Web server 32 provides the front end functionality for allowing the sender to upload a source file, network address of the intended recipient, and any additional information intended for the recipient of the data package. For example, the sender may wish to deliver a text message summarizing the information contained in the source file. Such functionality of web server 32 is well known to those skilled in the art. After the source file is received from the sender, web server 32 will store the source file in a way that is accessible to conversion host 34. Web server 32 provides a storage medium for storing the source file and additional information uploaded by the sender for processing by conversion host 34. A database server organizes client directories, which are associated with a separate registry of client information (e.g., client names or account numbers, network addresses, a list of designated recipients). With this format, web server 32 and conversion host 34 are adapted for receiving and maintaining data received from one or more senders.

Conversion host 34 controls most of the data processing steps, including data conversion, file storage, and the preparation of messages for delivery to the recipient and sender. Web server 32 provides for secure source file upload, secure output file download, and the sending of pre-constructed email communications. Conversion host 34 and web server 32 are configured for automatically processing a source file for an intended recipient upon receiving the source file from a registered client. One embodiment of the procedure is as follows. The conversion host 34 will perform periodic queries of web server 32 to detect recently received source files. If a new or unprocessed source file is detected, the source file is transferred to conversion host 34. The conversion software resident on conversion host 34 will then initiate the conversion of the data into a data package for delivery to the recipient. In addition, conversion host 34 will construct an email(s) for delivery to the recipient(s), notifying them that the data package is available and including an address of the server site, address of the sender, and pertinent to the data offered by the sender. The data package is transferred to data storage for later retrieval by the intended recipient(s) and the email(s) is/are then uploaded to web server 32 for delivery to the recipient(s) over the Internet. The delivery of messages associated with the information uploaded from the sender are preferably communicated via email(s) delivered to the sender and recipient(s) over the network. The messages may alternatively be delivered using other telecommunication mediums, e.g., a facsimile message, pager, etc.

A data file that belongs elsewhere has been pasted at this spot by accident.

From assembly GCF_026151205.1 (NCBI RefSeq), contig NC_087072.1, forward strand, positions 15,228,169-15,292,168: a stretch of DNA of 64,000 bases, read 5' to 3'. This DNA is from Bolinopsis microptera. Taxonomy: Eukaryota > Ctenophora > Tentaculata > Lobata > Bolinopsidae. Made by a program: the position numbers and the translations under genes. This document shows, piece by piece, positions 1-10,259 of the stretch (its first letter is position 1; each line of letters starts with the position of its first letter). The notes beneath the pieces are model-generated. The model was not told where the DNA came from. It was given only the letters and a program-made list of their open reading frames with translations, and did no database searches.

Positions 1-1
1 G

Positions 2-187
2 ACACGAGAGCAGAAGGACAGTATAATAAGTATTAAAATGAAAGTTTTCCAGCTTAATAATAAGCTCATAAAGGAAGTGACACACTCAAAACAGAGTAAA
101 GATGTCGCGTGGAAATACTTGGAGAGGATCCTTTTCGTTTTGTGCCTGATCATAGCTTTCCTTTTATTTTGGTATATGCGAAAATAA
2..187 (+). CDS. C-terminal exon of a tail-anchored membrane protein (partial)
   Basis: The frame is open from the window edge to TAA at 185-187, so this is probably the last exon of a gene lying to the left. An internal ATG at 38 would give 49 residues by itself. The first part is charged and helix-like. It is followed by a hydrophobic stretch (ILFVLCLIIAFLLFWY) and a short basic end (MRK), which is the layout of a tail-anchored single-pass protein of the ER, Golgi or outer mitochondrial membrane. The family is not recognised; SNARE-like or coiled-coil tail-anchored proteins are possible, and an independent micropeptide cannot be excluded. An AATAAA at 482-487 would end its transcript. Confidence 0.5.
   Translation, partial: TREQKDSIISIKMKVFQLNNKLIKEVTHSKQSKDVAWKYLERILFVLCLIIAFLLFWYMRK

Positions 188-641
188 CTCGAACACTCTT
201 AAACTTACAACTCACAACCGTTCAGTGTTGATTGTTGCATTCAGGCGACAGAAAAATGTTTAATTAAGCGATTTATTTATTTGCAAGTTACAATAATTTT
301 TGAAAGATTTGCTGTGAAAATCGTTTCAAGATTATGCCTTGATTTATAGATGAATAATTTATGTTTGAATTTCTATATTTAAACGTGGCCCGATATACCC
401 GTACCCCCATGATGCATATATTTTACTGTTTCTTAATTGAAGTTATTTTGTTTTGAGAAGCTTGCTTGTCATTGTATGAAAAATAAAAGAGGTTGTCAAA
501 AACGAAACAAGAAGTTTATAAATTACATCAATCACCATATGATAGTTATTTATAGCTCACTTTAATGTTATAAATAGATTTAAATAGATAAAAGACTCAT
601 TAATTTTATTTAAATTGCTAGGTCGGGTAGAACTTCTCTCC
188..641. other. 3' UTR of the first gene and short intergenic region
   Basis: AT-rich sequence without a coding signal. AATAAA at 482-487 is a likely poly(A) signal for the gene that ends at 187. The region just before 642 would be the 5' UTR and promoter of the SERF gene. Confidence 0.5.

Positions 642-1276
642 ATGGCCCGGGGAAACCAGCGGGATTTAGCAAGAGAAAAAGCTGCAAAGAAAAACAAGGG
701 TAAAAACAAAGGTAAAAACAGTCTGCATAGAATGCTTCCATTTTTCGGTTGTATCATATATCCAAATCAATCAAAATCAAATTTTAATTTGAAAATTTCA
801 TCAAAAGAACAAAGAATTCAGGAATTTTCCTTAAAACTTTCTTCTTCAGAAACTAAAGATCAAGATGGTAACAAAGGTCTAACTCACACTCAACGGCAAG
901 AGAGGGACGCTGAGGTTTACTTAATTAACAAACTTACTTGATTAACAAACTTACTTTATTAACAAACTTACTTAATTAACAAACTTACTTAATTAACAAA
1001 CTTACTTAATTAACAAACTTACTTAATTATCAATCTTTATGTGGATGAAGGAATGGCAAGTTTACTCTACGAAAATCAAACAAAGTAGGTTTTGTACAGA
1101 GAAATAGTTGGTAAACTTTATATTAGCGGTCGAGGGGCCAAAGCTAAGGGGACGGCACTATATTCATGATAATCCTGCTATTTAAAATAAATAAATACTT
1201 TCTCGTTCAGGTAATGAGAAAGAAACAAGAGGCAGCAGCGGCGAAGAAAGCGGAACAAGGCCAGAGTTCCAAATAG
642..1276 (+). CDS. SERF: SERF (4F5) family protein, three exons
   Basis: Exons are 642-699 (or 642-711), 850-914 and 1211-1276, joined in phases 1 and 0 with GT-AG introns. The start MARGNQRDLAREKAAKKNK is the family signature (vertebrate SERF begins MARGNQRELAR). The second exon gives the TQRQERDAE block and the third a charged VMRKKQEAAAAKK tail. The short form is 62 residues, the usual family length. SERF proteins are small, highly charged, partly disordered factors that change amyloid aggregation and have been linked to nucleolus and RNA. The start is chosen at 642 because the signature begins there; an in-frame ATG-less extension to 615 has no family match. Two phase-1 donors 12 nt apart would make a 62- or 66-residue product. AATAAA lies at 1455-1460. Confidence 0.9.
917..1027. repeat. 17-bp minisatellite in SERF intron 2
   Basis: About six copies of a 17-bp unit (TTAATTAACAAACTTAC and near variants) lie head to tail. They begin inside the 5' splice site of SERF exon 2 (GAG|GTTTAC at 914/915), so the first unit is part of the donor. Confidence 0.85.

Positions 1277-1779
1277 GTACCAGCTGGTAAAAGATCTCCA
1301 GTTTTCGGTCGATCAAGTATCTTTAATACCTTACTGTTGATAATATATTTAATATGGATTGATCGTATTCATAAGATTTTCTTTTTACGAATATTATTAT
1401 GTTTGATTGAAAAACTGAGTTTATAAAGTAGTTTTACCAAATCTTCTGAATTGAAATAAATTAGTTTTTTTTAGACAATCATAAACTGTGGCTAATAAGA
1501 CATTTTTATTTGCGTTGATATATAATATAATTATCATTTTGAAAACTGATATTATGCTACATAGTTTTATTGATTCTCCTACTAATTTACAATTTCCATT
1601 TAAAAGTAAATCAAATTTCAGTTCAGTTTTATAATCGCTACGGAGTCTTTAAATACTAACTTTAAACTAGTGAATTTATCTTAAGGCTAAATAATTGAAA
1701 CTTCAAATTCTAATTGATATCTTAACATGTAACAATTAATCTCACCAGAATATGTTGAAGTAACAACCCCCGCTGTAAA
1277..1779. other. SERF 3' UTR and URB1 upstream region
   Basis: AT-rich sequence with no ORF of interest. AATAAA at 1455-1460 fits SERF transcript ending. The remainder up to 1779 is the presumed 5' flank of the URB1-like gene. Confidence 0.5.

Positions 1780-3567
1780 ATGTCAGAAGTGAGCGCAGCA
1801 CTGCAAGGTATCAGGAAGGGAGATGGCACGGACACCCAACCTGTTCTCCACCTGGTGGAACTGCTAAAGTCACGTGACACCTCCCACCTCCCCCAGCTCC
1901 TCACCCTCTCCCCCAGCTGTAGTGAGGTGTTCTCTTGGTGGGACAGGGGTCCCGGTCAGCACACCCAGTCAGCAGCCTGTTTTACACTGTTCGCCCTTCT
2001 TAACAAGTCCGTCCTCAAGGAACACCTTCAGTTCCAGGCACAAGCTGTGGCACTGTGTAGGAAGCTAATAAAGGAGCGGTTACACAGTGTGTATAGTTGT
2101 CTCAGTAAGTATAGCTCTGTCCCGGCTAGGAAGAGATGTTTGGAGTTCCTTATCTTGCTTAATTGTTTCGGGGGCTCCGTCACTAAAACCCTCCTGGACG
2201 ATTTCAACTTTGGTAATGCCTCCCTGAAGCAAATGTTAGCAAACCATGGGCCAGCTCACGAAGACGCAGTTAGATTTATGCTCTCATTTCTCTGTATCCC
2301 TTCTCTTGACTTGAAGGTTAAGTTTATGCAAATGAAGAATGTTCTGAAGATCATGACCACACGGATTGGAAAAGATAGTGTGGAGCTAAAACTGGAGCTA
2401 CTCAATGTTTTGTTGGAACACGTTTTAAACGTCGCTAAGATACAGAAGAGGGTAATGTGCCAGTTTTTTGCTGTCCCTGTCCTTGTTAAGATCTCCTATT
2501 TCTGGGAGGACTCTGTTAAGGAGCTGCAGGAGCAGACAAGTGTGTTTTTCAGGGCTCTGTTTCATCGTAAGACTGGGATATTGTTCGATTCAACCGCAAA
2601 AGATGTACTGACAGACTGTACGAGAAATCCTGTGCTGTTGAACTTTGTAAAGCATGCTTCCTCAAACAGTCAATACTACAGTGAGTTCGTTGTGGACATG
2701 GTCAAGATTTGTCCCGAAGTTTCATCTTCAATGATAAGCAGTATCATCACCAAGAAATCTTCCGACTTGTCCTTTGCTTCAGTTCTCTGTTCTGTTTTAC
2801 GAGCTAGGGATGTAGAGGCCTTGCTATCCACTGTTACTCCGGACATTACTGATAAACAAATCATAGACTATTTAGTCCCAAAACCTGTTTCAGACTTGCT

In the preferred embodiment of server 30, a Windows NT 4.0™ workstation is configured for use as conversion host 34 and a Unix-based server with an SQL database is configured for use as web server 32. However, it is to be noted that any of the widely available computer workstations with network communication software and hardware may be configured for use as web server 32 and/or conversion host 34. Thus, a particular choice of network configurations, software and hardware is not required, nor considered essential in practicing the invention, but can be selected depending on individual needs. It is therefore expected that one skilled in the art can readily configure a network server platform to provide, based on the description of the various aspects of invention described herein, the various functionality and data output that is considered within the scope of the invention since the invention can be practiced using a wide variety of available network server architectures.